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basically is putting us at about 7% unemployment. if you're content with 171,000 jobs, that tells me that we're going to be settling for 7% unemployment. what we are looking like is the european economies of the past couple of decades. that's not a great situation. >> for the sake -- there is one sector that is mining down 9,000. what does this mean for the fed? in september it announced if it department get substantial movement on the employment picture it would certainly it continue to buy $40 billion of mortgage backed security each year. could y do you think they will double down on that particularly if obama wins the election at their next meeting? >> well, i don't know that they double down. i think what you are seeing, though, is a shift in fed sentiment. even one of the hawkish members has kind of changed his position and decided that the fed needs to be a bit more aggressive.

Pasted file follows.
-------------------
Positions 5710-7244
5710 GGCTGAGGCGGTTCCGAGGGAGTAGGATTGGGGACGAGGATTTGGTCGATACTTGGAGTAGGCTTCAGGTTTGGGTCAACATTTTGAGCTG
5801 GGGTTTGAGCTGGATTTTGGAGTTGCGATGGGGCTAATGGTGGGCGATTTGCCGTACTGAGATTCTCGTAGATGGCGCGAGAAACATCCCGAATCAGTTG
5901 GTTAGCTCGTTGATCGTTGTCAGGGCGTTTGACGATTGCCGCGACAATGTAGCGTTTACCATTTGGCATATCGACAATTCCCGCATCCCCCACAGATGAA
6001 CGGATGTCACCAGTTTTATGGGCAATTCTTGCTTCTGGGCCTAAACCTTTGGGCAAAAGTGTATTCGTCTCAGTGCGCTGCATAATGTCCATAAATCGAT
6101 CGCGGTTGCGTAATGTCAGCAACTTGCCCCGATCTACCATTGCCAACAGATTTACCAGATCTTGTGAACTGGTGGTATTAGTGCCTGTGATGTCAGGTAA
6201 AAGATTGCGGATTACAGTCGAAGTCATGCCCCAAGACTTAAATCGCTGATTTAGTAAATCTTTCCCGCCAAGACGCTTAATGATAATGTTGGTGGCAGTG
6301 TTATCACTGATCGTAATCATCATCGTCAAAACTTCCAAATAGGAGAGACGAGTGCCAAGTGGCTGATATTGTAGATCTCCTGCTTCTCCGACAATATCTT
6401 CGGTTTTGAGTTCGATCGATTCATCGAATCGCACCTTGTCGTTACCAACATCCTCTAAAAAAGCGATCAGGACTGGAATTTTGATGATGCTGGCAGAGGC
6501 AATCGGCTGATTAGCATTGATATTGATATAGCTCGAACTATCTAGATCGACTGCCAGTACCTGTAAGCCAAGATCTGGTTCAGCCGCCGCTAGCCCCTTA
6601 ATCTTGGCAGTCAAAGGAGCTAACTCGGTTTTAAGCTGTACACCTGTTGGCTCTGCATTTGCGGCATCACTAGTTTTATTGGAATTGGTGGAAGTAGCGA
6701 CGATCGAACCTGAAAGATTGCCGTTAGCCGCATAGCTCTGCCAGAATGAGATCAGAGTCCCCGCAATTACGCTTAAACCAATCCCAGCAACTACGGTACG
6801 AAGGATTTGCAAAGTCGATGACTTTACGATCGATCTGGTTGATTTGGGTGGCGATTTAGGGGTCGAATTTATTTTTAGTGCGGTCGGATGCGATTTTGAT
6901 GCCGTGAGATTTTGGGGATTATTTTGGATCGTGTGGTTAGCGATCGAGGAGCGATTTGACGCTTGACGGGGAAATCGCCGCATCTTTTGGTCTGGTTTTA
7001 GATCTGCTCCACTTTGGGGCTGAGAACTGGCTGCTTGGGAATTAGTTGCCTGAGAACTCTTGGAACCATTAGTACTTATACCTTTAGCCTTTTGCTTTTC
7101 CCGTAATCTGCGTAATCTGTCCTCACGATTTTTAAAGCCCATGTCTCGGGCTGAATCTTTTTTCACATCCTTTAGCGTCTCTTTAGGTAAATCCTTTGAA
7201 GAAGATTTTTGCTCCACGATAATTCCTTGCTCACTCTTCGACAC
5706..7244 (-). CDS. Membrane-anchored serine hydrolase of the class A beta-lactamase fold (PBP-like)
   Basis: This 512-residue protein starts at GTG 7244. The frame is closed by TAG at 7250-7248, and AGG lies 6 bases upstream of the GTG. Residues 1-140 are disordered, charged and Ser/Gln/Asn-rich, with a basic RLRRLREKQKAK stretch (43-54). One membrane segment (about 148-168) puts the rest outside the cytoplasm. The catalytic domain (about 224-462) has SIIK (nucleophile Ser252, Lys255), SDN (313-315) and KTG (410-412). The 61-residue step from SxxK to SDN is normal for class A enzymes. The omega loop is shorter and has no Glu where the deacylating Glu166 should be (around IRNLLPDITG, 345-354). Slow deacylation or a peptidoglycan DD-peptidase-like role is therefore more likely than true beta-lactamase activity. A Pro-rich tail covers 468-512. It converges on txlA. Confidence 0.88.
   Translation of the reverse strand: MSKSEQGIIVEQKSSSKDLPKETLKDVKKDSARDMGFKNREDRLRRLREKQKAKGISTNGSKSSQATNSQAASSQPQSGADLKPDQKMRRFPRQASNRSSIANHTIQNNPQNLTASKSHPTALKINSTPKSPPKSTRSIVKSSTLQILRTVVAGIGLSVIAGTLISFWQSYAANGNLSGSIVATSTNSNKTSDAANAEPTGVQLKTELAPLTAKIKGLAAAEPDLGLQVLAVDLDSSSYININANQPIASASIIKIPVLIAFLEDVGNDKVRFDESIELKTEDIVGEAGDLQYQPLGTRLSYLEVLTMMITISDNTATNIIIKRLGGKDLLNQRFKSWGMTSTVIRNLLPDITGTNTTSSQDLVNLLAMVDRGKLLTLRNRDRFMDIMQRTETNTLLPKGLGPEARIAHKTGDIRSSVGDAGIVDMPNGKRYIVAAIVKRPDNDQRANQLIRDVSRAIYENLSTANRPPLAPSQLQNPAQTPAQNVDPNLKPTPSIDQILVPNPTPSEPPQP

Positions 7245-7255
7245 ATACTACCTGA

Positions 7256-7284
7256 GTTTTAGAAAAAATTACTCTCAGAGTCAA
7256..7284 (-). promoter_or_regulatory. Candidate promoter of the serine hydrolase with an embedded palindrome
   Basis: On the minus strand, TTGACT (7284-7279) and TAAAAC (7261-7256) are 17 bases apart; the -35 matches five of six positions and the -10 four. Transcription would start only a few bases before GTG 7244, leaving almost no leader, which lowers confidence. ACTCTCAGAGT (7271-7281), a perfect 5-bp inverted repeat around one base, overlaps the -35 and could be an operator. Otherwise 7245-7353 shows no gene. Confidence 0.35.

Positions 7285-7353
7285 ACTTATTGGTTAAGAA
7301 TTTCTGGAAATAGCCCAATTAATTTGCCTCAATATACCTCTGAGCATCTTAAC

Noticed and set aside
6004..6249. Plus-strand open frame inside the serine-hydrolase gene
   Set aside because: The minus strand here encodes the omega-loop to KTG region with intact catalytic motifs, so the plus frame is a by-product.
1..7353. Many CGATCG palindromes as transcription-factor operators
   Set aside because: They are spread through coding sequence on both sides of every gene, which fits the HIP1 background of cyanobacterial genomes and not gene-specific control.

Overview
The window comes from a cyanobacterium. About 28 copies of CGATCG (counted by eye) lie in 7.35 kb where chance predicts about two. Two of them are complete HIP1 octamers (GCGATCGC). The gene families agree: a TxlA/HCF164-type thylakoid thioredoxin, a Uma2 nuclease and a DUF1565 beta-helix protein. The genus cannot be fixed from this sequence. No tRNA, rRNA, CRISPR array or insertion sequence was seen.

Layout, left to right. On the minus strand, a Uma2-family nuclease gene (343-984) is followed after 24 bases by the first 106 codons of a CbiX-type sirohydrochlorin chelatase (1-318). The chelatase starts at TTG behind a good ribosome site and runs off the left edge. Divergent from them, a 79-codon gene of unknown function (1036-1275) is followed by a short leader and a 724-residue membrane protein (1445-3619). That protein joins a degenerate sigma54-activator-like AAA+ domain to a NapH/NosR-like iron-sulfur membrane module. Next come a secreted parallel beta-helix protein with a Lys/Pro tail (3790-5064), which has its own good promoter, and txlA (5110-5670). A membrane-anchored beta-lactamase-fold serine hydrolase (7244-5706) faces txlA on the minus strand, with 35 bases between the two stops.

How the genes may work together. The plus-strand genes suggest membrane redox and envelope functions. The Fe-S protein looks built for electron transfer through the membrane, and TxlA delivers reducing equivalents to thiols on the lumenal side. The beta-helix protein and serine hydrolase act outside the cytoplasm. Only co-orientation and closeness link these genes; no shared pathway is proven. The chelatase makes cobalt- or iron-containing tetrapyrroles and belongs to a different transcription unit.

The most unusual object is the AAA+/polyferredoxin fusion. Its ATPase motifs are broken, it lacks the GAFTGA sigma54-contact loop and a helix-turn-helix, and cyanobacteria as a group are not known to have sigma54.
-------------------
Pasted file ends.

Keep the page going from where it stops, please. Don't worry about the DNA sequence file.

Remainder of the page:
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the big question is always not whether they want to do it but how effective is what they are doing? and, you know, my view has always been that you use the best tools that you can first and then when you're out of those tools, then you go to those things that are less effective. so i think they're in that regime right now. they may want to do more. it's just not clear there's a whole lot more they can do. >> earlier mr. lazear, you referred to the current recession. i don't believe you think we're still in a recession so i think you believe we're not coming out of it perhaps as quickly as otherwise. when you come out of a financial crisis led recession job growth typically takes a lot longer to get back to where you were than a typical recession. you don't believe that? >> well, that may be right but, again, i would make a couple of points there. first of all there's a lot of variation even in the data across country. it's not like all countries have